In this episode of the InFullFrame Podcast we speak with Alison and Bryan of Alison Bryan Destinations. This episode peels back the curtain on their entire process and delves into what they love most about event production. This is an incredible resource for planners and designers. We start with the couple’s background and how they initially started in planning and then get into how they have successfully targeted their ideal client and how that client places their full trust, emotionally and financially, in their hands.
There are several ways we all naturally future-proof our businesses. As photographers and business owners, we tend to do this by becoming better photographers, marketers, and sales people. These skill sets are proven to grow our businesses and are the foundations of many worthwhile workshops. But there’s an often overlooked aspect of future-proofing in our industry that’s equally important: protecting our bodies and minds against burnout.
When a business "niches down," it means they have clear focus on their ideal customer. Everything done in that business (from branding, to copy, to imagery, to marketing) always has the ideal customer in mind. It has taken me quite some time to niche down, and it's an ever evolving process. But why is it so important?
Being an entrepreneur requires a special set of skills. Some may call it almost masochistic in nature, but I would say it less about taking pleasure in the pain and more about taking pleasure in the challenge.
In Episode 3 of the InFullFrame Podcast, I sit down with wedding and event planner Andrew Roby. Based in Washington, D.C., Roby is an incredibly talented designer and planner who has also stepped up to be a leader in our wedding industry. His strong voice over the past few weeks about the conversation of diversity and inclusion has amplified presenting our industry and society with the opportunity of progress.
When it comes to social media, the right or wrong post can be the life or death of your business. Knowing what to and what not to post is of the utmost importance, as social media is not just another “website,” but also supports your marketing funnel, your advertisements, and your communication with your potential clients.
Brides.com released a list of 100 black-owned business in the aims of driving support for a community often under-recognized in the photography world. The list is a representation not only of some of the best black creative professionals, but also of some of the best in the industry — period.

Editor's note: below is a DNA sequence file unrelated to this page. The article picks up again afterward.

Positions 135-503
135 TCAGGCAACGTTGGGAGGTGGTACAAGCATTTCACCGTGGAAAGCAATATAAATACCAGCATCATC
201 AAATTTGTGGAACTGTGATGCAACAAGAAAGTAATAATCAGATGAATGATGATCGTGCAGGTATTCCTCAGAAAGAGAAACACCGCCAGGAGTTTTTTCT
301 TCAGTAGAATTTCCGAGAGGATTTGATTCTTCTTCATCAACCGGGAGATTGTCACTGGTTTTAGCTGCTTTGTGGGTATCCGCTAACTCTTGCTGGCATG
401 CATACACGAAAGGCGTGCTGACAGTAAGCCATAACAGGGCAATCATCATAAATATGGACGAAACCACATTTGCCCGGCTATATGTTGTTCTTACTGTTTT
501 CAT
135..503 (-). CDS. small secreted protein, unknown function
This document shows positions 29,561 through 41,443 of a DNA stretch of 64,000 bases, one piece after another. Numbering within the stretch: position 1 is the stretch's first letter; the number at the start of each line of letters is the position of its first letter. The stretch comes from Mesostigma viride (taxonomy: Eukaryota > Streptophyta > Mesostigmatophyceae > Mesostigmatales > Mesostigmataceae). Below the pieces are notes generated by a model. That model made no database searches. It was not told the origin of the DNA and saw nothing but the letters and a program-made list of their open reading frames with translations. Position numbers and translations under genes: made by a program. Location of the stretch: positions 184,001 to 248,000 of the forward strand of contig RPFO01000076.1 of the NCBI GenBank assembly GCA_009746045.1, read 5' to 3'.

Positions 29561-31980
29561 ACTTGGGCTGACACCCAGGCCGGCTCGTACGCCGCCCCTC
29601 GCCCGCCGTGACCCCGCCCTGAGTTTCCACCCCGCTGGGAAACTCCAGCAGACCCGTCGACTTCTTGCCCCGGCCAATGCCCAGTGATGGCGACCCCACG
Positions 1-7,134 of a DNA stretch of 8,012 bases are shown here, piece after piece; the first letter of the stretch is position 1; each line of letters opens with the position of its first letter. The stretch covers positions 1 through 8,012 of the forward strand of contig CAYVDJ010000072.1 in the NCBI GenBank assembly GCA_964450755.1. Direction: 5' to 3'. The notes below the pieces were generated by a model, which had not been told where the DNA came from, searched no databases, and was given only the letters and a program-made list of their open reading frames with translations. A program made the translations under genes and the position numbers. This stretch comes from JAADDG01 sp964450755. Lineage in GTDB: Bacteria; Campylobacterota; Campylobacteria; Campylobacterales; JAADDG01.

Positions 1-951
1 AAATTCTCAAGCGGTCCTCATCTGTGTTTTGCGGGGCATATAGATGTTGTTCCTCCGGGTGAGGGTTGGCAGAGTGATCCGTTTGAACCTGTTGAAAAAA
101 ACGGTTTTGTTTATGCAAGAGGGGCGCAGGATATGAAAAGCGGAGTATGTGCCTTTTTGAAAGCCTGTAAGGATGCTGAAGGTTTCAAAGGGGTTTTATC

This week on the Mistakes Make Magic podcast, host Catherine Guidry speaks to the CEO and creator of CloudSpot. CloudSpot is online storage and delivery option similar to Pass and Pixieset. But it is also an example of what happens when a user becomes the developer, as Cloudspot was created by a wedding photographer for other wedding photographers — and it shows. To date there have been no perfect solutions as it pertains to storage and delivery. So much time and love goes into crafting a client experience, but sending off a gallery link at the conclusion can often feel anti-climatic. It's this exact sentiment that drove Gaven Wade to create Cloudspot.
While the purpose of our journal on Anée Atelier is typically to celebrate stories of our recent work and exciting wins, and while we never use this space for industry-centric conversations, last week brought a series of events that we just cannot continue to address privately. Over the last few years, we’ve been hit with a number of egregious acts of plagiarism, and we feel compelled to shed light on this topic, as multiple others in the industry have been impacted by similar offenses as well.
It’s safe to say most photographers are creatives-turned-business-owners and not the other way around. We wanted a creative outlet, a flexible schedule, and more time with loved ones, yet we quickly became enslaved to this business of ours. Yes, running a business takes dedication and effort, but we cannot allow it to be at the cost of joy and fulfillment in life. We’re going to take a look at ways to manage our lives and businesses with intentionality and direction so we can find a balance and build a business that supports the lifestyle we want to live.
We all know online learning is blowing up. With people increasingly paying good money to learn online, any business owners who can teach using online, digital products are definitely in a good position compared to those who cannot.
I am an introvert. And I am a wedding photographer. In a way, this may seem like a tough combination. But not really. Let me tell you why.
Inclusive is more than just a trendy word in business. It's an action-oriented method of showing up for minority customers and letting them know you create a welcoming and safe space. In the LGBTQ+ community, we're looking for LGBTQ+ inclusive wedding pros who will celebrate our love. But just being a nice person isn't good enough. You've got to show you're LGBTQ+ inclusive so we can trust you enough to do business with you. Here are five ways to immediately make your wedding business more LGBTQ+ inclusive.
Jose Villa has spent the last 20 years climbing to the top of the wedding industry. One of the top leaders in the industry, Villa recently captured the weddings of celebrities from Nick Jonas and Priyanka Chopra to Justin Bieber and Hailey Baldwin. But his experiences over the last few months have led to many of the same questions we all face as wedding professionals.
Virtual — it’s a word we’ve been hearing a lot lately. Virtual coffee chats or cocktail hours are providing a little bit of the human interaction we crave. While these virtual connections are helping us get through this crazy time, it is heartbreaking that we can’t be together and share a hug, kiss, or even a simple handshake.